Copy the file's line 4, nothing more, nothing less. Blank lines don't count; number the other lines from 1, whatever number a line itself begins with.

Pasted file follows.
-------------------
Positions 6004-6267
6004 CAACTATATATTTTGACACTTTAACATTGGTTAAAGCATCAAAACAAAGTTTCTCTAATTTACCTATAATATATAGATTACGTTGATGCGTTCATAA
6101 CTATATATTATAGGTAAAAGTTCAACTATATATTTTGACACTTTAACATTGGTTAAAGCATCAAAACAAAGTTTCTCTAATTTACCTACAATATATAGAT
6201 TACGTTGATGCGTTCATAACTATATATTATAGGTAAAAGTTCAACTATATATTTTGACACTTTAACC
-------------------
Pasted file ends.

6201 TACGTTGATGCGTTCATAACTATATATTATAGGTAAAAGTTCAACTATATATTTTGACACTTTAACC